Not in the clamor of the crowded street, not in the shouts and plaudits of the throng, but in ourselves, are triumph and defeat.--Henry Wadsworth Longfellow

REDIRECT ALERT! (Scroll down past this mess if you're trying to read an archived post. Thanks. No, really, thanks.)

Due to my inability to control my temper and complacently accept continued silliness with not-quite-as-reliable-as-it-ought-to-be Blogger/Blogspot, your beloved Possumblog will now waddle across the Information Dirt Road and park its prehensile tail at http://possumblog.mu.nu.

This site will remain in place as a backup in case Munuvia gets hit by a bus or something, but I don't think they have as much trouble with this as some places do. ::cough::blogspot::cough:: So click here and adjust your links. I apologize for the inconvenience, but it's one of those things.

Monday, February 16, 2004

Tuscany, Trussville, whatever

As I mentioned last Friday, I had to pick up the gift for Reba that she had been hinting for, and she had to get some mushy cards for her ruggedly handsome husband (that’s me, you know) and we needed Things, and some Stuff, and Articles, as well as some Objects.

Thankfully, we managed to get all of that without too much effort, aside from having to pick our way around all the slack-jawed dudes with baggy jeans and backwards hats who were slowly picking their way through the aisles picking out just the right mylar mini-balloon for their chick du jour. (Now, lest any of you think I’m being hypocritical since I was right in there with them, please know that Miss Reba was given a lovely vase of a dozen roses earlier in the day, hand-delivered by her chubby hubby, commemorating the 13th year of our engagement--a gift that never ceases to produce much envy among her coworkers--which is almost like getting a second gift.)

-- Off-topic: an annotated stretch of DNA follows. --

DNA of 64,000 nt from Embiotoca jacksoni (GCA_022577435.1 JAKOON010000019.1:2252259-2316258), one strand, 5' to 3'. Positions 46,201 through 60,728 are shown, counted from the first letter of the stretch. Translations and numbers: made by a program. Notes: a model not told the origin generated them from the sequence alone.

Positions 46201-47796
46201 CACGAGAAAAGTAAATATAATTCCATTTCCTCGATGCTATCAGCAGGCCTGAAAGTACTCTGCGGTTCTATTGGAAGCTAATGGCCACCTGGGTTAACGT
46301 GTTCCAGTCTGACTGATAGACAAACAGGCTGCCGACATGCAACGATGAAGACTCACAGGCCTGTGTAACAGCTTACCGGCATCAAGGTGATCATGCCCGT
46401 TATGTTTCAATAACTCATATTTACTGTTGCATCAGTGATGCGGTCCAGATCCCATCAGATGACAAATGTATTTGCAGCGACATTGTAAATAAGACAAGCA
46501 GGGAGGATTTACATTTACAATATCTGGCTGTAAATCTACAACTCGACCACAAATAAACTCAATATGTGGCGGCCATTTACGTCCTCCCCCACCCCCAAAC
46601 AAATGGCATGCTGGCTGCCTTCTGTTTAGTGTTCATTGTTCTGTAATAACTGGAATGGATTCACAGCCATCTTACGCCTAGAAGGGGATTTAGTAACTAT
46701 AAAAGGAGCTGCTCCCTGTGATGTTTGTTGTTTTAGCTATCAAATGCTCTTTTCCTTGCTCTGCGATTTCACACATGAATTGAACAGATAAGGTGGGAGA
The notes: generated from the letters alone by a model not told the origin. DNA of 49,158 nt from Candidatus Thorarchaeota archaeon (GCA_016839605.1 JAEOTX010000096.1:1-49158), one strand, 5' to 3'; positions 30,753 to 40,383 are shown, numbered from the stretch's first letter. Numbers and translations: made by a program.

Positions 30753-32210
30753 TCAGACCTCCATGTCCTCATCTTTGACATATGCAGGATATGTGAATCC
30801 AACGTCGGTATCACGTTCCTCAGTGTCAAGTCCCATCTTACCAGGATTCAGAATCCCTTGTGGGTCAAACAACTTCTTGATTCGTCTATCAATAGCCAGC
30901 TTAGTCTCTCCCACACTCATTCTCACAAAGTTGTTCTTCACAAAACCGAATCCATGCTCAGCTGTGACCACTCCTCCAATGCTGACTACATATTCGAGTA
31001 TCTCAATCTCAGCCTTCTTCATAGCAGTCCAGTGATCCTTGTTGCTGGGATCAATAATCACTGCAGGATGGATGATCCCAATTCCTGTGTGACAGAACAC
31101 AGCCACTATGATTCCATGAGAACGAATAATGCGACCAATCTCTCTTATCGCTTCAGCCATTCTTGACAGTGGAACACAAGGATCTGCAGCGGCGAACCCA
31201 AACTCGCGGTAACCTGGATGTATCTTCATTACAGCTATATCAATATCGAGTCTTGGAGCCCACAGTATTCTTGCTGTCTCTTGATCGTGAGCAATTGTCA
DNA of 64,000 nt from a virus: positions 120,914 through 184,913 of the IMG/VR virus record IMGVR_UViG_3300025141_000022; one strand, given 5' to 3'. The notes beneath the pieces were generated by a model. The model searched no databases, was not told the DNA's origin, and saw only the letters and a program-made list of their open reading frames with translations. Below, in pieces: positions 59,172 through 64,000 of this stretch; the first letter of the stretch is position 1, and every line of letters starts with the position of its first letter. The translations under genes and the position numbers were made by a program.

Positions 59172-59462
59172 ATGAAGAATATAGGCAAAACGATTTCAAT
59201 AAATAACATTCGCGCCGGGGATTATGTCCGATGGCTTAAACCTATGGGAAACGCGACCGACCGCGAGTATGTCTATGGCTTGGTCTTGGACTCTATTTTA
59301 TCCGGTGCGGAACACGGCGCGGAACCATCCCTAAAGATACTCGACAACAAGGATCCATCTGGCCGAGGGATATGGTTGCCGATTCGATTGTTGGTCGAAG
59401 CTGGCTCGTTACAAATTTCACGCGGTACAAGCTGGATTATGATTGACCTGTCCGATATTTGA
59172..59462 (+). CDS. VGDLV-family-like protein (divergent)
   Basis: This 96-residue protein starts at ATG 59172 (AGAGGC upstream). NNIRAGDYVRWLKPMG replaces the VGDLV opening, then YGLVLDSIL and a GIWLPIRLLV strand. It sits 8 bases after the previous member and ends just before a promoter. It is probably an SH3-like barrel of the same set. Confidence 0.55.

Out, into the van, home, to bed.

Up early on Saturday.

It seems that Miss Reba has been saddled with yet another task at her workplace, entailing having to drive to Columbiana twice a week, in addition to her once-every-other-week trip to Oneonta. SO, we had to go do a pre-run to see where she was supposed to go, which would be combined with a trip to see my mom, a shopping trip for me to buy some pants, and a shopping trip to pick out a couple of birthday presents for a certain Tiny Girl who will be turning seven on Wednesday.

Managed to get everyone up and into the van and ready for the journey. But first we had to stop for breakfast. You know, kids sure eat a lot.

NOW THEN, on the road, off to the wilds of central Shelby County. Uneventful, gray, drizzling. Took the Calera/Montevallo exit from the interstate, a left on U.S. 31, then a right onto Highway 70. Hard-edged, rough-looking country-- too flat to be scenic, too hilly to plow easy. And not a lot in the seven miles between the traffic light and the office--one little gas station and that was it. It’s a road straight out of a Flannery O’Connor short story and it gave me the creeps. I tried not to let on, but it’s worrisome.